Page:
SUDBURY -- The economic damage of the COVID-19 pandemic is taking its toll on the job market in Greater Sudbury.

Statistics Canada reported June 5 unemployment hit 8.4 per cent last month.

That's up from 6.8 per cent in April and figures show the city shed about 3,000 jobs last month, and almost 10,000 since January, just before the pandemic began impacting the Canadian economy.

Sudbury wholesalers and retailers have lost about 2,300 workers since January, while the local construction industry lost about 1,400 jobs.

While COVID is having an impact, Sudbury fared better than Ontario (13.6 per cent) and Canada (13.7 per cent) as a whole in May.

"Ontario was the only province where employment continued to fall in May," StatsCan said in it monthly labour force survey. "This is consistent with the fact that most restrictions on economic activity remained in place in Ontario."

And in a recent report, the Conference Board of Canada pegged Greater Sudbury as one of the six cities expected to grow this year, out of 28 surveyed.

At this week's council meeting, city CAO Ed Archer said the fact housing starts increased by 23 per cent in April compared to the same time in 2019 is a sign of the city's economic resiliency.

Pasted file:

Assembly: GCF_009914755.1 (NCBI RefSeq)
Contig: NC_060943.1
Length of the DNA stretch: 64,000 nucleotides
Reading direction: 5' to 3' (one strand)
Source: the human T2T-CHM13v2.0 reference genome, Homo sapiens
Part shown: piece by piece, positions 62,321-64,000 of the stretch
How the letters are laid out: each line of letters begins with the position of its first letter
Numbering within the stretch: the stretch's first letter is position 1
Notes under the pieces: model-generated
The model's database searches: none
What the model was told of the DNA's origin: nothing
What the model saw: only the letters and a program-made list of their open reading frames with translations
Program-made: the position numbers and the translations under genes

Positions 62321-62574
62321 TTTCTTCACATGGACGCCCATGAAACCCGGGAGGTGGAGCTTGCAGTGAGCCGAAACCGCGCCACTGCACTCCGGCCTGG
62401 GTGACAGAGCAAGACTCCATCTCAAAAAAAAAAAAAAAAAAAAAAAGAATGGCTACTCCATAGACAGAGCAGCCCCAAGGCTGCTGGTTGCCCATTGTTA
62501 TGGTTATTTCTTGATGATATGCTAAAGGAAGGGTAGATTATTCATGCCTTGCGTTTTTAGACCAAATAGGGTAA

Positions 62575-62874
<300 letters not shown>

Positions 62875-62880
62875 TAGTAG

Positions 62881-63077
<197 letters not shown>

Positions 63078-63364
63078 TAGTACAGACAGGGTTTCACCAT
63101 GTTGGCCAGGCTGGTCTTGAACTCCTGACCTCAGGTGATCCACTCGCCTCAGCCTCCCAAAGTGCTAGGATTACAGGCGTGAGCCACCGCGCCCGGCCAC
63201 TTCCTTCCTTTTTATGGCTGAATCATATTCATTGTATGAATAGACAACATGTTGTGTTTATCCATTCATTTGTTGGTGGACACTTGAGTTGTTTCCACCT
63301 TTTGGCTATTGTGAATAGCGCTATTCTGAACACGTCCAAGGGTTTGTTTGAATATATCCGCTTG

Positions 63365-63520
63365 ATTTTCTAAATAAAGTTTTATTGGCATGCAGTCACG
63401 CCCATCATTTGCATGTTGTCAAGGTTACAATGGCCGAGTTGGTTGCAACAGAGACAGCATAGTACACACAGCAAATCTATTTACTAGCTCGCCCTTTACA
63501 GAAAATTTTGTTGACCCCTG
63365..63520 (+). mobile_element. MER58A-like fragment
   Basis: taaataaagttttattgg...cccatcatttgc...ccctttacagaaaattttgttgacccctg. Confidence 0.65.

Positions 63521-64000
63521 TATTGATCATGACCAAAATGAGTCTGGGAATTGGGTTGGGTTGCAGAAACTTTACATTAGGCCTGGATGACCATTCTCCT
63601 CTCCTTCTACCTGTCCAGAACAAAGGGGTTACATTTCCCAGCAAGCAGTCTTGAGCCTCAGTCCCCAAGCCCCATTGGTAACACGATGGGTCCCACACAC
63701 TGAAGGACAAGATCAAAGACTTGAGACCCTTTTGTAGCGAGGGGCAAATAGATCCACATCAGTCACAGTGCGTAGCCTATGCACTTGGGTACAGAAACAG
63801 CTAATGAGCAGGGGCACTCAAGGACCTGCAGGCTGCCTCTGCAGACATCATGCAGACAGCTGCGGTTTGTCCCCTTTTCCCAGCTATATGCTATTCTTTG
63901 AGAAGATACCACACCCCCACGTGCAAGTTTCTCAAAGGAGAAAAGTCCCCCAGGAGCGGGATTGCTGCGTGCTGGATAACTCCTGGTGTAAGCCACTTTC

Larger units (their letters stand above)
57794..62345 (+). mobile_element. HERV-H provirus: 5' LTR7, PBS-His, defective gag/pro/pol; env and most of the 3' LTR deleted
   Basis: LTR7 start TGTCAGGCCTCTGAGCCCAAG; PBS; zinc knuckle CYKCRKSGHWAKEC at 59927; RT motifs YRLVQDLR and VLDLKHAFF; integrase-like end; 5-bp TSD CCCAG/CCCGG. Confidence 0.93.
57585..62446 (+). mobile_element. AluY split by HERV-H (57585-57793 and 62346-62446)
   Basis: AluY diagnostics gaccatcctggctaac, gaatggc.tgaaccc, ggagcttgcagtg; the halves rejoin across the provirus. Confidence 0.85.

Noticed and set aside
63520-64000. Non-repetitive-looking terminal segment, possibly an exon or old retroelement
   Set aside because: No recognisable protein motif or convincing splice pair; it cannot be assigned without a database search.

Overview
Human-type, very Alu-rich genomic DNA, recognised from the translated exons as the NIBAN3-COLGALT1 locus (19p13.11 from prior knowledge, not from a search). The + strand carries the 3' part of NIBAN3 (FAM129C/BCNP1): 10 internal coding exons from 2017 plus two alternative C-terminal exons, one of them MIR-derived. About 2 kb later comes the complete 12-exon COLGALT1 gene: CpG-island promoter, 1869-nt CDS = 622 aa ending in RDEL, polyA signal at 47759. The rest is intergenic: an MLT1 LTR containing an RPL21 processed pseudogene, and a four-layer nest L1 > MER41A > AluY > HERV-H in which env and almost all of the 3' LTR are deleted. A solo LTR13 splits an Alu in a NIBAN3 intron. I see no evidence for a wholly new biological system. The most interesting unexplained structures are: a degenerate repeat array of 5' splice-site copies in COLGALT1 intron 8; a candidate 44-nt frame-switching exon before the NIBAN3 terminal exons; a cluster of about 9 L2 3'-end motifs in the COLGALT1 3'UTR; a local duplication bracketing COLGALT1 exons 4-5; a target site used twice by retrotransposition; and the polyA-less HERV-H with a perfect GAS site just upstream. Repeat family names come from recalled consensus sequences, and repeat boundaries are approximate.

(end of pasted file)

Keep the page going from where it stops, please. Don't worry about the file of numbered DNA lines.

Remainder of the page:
"According to their findings, nearly 60 per cent of Canadian metropolitan areas have negative short-term and long-term expectations," a staff report said.

"There are only six municipalities out 28 with positive trend expectations for both the short and long terms, and Greater Sudbury is one of them, showing positive prospects for both short- and long-term growth."

Nationally, Canada clawed back 289,600 jobs in May as provincial governments began easing public health restrictions and businesses reopened, Statistics Canada said Friday.

Still, the unemployment rate in May rose to 13.7 per cent, the highest level in more than four decades of comparable data.

The increase in the unemployment rate, which topped the previous record of 13.1 per cent set in December 1982, came as more people started looking for work.

The monthly labour force survey showed that men gained back more jobs than women in May, resulting in a wider gender gap in employment losses as a result of COVID-19, and that the pandemic continued to disproportionately affect lower-wage workers.

The increase in the number of jobs -- which mirrored a similar bump in the U.S. -- came after three million jobs were lost over March and April and about 2.5 million more had their hours slashed.

Statistics Canada said the number of people who worked less than half their usual hours fell by 292,000 in May.

Combined with the increase in jobs, Statistics Canada said the country recovered 10.6 per cent of employment losses and absences related to the COVID-19 pandemic.